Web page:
Having daytime local knowledge of the area in which you wish to operate at night is imperative. Making a beeline between navigation markers can sometimes lead your vessel straight onto a sandbank or worse. It is essential that you already know how the channel runs before any attempt at night. It is important to have memorised the number and position of markers in the area, and have identified any unlit markers. It is also worth remembering that lights on lit navigation markers sometimes fail. So, if you do not have local knowledge of the position of every marker in the area, I strongly suggest studying a navigation chart prior to your trip—and always take a chart with you. If your vessel has a GPS chart plotter, plot a route of your intended course before you depart.


Unlike driving during daylight hours, it is impossible to see sandbanks, waves, and other obstructions such as crabpots, until they reflect off your navigation lights, especially on dark nights around the new moon, and prior to moonrise on other nights. Travel at a slower speed at night than you would normally travel during daylight hours. If you are unsure about a situation or your exact whereabouts, slow right down or stop. Most importantly, if your boat travels over another boat’s wake, and you cannot identify the vessel the wake came from, I cannot stress enough that you should come to a complete stop immediately. It is very likely that the other vessel may not be displaying any navigation lights and could be just metres from your own vessel.

Judging distances at night is difficult. If the compass bearing of a vessel in the distance does not change over time, then a risk of collision exists and you must take action to avoid the collision.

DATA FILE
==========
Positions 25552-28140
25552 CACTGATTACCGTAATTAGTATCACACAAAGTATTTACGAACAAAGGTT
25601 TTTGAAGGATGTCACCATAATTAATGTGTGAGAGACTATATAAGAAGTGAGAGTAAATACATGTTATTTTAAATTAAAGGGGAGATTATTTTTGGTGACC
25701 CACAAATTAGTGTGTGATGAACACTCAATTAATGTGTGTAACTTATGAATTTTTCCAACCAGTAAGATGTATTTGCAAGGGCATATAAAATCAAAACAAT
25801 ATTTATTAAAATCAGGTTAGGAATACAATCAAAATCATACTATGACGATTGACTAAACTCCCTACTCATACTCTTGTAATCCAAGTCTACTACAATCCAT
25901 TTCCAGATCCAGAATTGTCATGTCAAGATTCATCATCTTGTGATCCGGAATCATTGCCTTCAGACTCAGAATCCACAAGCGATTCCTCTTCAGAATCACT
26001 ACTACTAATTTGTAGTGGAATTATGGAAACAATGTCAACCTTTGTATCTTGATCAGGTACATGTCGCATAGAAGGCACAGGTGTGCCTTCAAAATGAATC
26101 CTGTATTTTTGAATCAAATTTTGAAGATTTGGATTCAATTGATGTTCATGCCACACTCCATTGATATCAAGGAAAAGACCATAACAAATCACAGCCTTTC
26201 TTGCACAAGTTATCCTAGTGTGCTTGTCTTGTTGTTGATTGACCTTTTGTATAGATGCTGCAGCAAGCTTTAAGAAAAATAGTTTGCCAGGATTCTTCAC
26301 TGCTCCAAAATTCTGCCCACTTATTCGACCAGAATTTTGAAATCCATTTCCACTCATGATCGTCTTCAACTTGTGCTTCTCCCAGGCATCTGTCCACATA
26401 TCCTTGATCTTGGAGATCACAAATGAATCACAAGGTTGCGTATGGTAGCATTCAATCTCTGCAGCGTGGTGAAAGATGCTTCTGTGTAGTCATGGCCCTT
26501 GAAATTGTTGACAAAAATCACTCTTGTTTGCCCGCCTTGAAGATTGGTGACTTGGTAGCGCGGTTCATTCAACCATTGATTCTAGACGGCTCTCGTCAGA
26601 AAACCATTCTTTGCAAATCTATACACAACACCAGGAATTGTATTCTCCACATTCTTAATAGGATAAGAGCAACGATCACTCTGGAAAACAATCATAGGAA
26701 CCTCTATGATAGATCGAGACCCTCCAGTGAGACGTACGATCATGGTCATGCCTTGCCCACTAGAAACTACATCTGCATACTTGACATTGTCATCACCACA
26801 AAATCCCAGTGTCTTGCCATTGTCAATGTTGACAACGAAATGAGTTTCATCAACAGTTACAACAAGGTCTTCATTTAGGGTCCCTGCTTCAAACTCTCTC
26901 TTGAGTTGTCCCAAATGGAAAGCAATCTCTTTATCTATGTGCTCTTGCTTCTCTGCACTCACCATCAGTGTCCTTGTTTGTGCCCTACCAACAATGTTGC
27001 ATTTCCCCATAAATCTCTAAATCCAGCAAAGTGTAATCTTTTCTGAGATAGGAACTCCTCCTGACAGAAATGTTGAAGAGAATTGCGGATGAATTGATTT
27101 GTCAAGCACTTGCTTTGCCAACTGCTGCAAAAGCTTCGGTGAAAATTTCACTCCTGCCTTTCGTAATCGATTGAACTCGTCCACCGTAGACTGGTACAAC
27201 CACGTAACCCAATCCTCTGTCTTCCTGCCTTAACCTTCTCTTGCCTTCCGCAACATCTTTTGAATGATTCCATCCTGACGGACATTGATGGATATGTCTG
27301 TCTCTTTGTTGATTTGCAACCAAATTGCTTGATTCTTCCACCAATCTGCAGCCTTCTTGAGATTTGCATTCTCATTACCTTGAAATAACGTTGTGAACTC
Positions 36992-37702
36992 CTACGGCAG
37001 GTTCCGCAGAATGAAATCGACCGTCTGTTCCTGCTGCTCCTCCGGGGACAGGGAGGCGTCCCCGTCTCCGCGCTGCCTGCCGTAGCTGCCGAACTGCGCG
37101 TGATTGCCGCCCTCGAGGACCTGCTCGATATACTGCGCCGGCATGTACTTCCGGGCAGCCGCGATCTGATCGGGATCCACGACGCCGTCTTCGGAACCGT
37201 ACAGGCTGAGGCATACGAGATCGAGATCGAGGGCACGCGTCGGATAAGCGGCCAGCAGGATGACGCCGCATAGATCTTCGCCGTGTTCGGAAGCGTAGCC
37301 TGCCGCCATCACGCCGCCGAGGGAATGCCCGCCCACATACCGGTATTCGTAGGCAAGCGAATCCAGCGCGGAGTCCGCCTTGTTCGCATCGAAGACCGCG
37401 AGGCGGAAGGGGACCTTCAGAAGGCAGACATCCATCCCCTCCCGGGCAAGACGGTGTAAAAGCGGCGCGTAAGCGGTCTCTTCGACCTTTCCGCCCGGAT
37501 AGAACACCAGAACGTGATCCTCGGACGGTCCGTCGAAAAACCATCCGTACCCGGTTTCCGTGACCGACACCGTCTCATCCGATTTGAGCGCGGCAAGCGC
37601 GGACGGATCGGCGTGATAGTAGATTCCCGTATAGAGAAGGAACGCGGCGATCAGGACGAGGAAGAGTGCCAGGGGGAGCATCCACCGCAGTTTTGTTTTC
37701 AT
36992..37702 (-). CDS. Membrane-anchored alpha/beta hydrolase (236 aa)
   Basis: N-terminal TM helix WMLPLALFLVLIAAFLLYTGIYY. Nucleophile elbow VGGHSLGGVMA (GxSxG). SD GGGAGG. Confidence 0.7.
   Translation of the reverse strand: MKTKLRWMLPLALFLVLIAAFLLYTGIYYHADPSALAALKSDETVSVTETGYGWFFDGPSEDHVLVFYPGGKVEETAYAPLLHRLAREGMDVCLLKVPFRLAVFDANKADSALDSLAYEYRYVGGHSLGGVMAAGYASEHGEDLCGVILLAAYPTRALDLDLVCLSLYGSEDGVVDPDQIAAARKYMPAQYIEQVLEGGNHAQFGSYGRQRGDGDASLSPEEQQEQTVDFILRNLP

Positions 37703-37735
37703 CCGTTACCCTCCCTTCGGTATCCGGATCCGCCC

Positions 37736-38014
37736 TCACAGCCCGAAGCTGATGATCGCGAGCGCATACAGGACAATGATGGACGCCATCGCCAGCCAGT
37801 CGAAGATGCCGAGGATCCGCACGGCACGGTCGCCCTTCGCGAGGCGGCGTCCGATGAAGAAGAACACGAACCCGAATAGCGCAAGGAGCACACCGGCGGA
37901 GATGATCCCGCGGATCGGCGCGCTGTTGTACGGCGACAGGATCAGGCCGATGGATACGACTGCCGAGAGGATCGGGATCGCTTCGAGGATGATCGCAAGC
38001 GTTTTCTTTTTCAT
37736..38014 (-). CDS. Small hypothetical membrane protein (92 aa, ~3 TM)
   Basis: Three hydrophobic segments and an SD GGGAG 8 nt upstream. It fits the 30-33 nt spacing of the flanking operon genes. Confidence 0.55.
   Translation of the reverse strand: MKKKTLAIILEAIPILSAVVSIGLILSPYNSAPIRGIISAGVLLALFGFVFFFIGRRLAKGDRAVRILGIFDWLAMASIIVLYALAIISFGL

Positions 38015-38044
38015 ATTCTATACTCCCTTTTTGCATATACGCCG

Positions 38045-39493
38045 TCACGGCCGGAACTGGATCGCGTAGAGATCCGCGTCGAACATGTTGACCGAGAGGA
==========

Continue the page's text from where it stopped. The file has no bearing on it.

So you are approaching a cluster of markers and you know that the next three markers you should follow are green (starboard lateral marks). But which green marker is the next one? The answer lies in the flash rhythm of the marks. The correct mark can only be determined by looking at a chart and finding what the flash rhythm of the next mark is.

Lit markers on navigation charts, such as Maritime Safety Queensland’s Beacon to Beacon Guides, indicate the flash rhythm of markers using abbreviat ions such as Fl G 4s (meaning F l a s h i n g Green every 4 seconds), and Fl R 2.5s meaning Flashing Red every 2.5 seconds. If there is no colour indicator (where R=red, G=green, Y=yellow, Bu=blue, Or=orange), then the colour of the light is white.

Other abbreviations include Q (quick flash), VQ (very quick flash), L (long flash), VL (very long flash), Iso (Isophase—equal light on and off duration), Oc (Occulting—longer light on than off), F (Fixed— solid light, not flashing), Fl(3) (Group of 3 flashes), and Q(3) (Group of 3 Quick flashes).

Cardinal marks exhibit a white light when fitted. North cardinal marks have continuous quick flashes, east cardinals 3 quick flashes, west cardinals 9 quick flashes, and south cardinals 6 quick flashes followed by one long flash. An east cardinal mark with the notation Q(3) 5s means a group of 3 quick white flashes every 5 seconds. A south cardinal mark with the notation VQ(6) & LFl 10s means a group of 6 very quick white flashes followed by a long flash, every 10 seconds.

Bridge span navigation lights are often a fixed blue light (F Bu), and indicate the navigable channel under the bridge, which may not necessarily be in the centre of the bridge.




Published in print July-September 2021